Several observational studies have suggested an association between cigarette smoking and risk of hip fracture. However, no formal systematic review or meta-analysis was performed to summarize this risk in men.
A search was applied to MEDLINE, EMBASE, and web of science (up to November 1 2016). All prospective cohort studies assessing risk of hip fracture with the factor of cigarette smoking in men without language restriction were reviewed, and qualities of all included studies were assessed using the Newcastle-Ottawa Scale. Two authors independently assessed literatures and extracted information eligibility, and any disagreement was resolved by consensus. Newcastle-Ottawa quality assessment scale was used to evaluate studies' quality in meta-analyses. We calculated the RR with 95% CIs in a random-effects model as well as the fixed-effects model using the metan command in the STATA version 12.0 (StataCorp, USA).
Fourteen prospective cohort studies were eligible for the present analysis. A meta-analysis of 12 prospective studies showed that the relative risk (RR) for current male smoking was 1.47 [95% confidence interval (CI) (1.28-1.66), p = 0.54; I2 = 0%]. Subgroup analyses show study characteristics (including geography region, length of follow-up, size of cohorts and study quality) did not substantially influence these positive associations. Eight studies reported the RRs for former smokers compared with never smokers and the pooled RR was 1.15 [95% CI, (0.97-1.34), (I2 = 0%, p = 0.975)].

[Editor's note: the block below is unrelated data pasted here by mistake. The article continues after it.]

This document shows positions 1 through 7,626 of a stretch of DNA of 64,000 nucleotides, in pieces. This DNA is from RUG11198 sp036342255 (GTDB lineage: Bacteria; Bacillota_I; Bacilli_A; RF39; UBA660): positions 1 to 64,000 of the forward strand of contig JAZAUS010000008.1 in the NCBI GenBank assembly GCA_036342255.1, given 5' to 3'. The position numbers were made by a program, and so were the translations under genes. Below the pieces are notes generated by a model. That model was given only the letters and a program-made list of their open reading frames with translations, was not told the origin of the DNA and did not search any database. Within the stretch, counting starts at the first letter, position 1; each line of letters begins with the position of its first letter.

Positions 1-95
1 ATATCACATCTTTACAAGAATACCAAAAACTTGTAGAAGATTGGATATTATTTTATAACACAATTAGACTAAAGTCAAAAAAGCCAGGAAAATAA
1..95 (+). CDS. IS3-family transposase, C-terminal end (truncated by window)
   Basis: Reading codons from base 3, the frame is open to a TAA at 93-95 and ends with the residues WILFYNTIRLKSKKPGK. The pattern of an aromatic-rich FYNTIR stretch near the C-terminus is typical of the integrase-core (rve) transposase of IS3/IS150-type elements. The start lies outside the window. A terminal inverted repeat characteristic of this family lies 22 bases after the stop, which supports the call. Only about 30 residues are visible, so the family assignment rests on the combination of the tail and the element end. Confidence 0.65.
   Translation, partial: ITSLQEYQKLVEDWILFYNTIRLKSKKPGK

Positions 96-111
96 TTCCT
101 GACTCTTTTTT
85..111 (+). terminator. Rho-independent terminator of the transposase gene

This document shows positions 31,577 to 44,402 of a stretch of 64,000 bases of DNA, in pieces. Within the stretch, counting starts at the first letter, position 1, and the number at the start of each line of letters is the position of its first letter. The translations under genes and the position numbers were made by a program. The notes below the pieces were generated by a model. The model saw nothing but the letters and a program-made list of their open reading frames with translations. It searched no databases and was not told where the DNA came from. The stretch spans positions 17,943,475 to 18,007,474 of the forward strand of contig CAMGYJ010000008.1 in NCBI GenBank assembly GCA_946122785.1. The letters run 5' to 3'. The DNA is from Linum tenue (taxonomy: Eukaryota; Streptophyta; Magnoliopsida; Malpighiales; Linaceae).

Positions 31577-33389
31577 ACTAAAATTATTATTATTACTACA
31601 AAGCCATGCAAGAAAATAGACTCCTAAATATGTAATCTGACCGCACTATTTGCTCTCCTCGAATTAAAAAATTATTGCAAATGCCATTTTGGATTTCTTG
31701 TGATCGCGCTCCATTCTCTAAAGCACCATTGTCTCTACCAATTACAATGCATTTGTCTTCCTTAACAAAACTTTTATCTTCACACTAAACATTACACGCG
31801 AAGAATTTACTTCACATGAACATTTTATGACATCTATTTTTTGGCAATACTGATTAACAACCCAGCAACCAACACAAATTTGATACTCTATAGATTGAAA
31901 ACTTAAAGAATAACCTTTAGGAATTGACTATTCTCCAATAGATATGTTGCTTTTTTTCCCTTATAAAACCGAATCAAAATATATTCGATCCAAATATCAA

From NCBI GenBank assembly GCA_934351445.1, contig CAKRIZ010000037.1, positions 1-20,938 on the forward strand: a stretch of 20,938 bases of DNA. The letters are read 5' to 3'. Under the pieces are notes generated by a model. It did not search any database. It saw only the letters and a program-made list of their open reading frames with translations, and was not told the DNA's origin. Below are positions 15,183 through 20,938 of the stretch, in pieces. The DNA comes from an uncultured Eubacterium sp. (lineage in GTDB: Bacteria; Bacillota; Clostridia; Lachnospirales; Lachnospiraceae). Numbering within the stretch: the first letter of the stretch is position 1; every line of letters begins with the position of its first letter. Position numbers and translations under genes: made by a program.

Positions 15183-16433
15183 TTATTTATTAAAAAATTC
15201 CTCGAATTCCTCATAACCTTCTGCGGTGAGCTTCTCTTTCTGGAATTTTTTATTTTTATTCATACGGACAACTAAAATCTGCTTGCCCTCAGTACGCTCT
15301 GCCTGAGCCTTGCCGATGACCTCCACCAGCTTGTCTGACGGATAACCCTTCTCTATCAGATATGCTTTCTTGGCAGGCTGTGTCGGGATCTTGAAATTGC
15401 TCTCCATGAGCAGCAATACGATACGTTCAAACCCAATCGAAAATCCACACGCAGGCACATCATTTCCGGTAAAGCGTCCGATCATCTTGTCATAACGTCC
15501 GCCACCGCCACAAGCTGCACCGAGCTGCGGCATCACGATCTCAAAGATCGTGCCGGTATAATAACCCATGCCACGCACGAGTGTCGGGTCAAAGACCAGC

The present meta-analysis of 14 prospective studies suggests that, compared with never smokers, cigarette smoking increases risk of hip fracture in man, specifically in current smokers. However, further larger prospective cohorts with more power or meta-analysis of individual patient data are needed to confirm this association.